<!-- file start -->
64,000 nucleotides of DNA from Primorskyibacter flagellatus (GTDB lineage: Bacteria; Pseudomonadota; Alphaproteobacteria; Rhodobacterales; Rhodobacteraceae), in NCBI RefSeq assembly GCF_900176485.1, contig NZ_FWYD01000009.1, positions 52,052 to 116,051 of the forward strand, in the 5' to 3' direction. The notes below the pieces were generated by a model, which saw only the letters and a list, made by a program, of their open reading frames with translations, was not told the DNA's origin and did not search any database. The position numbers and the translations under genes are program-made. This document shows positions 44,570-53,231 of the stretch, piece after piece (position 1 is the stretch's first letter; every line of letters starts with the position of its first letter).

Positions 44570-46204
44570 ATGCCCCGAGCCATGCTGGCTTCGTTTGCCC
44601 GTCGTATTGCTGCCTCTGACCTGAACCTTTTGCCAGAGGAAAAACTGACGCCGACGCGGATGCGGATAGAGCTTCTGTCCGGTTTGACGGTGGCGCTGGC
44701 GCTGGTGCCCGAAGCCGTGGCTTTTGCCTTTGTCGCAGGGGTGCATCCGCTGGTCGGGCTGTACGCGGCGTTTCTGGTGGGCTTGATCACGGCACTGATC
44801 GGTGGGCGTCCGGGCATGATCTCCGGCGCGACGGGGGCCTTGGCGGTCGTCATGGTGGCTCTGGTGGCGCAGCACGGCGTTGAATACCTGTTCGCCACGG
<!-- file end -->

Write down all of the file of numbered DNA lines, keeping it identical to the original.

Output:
64,000 nucleotides of DNA from Primorskyibacter flagellatus (GTDB lineage: Bacteria; Pseudomonadota; Alphaproteobacteria; Rhodobacterales; Rhodobacteraceae), in NCBI RefSeq assembly GCF_900176485.1, contig NZ_FWYD01000009.1, positions 52,052 to 116,051 of the forward strand, in the 5' to 3' direction. The notes below the pieces were generated by a model, which saw only the letters and a list, made by a program, of their open reading frames with translations, was not told the DNA's origin and did not search any database. The position numbers and the translations under genes are program-made. This document shows positions 44,570-53,231 of the stretch, piece after piece (position 1 is the stretch's first letter; every line of letters starts with the position of its first letter).

Positions 44570-46204
44570 ATGCCCCGAGCCATGCTGGCTTCGTTTGCCC
44601 GTCGTATTGCTGCCTCTGACCTGAACCTTTTGCCAGAGGAAAAACTGACGCCGACGCGGATGCGGATAGAGCTTCTGTCCGGTTTGACGGTGGCGCTGGC
44701 GCTGGTGCCCGAAGCCGTGGCTTTTGCCTTTGTCGCAGGGGTGCATCCGCTGGTCGGGCTGTACGCGGCGTTTCTGGTGGGCTTGATCACGGCACTGATC
44801 GGTGGGCGTCCGGGCATGATCTCCGGCGCGACGGGGGCCTTGGCGGTCGTCATGGTGGCTCTGGTGGCGCAGCACGGCGTTGAATACCTGTTCGCCACGG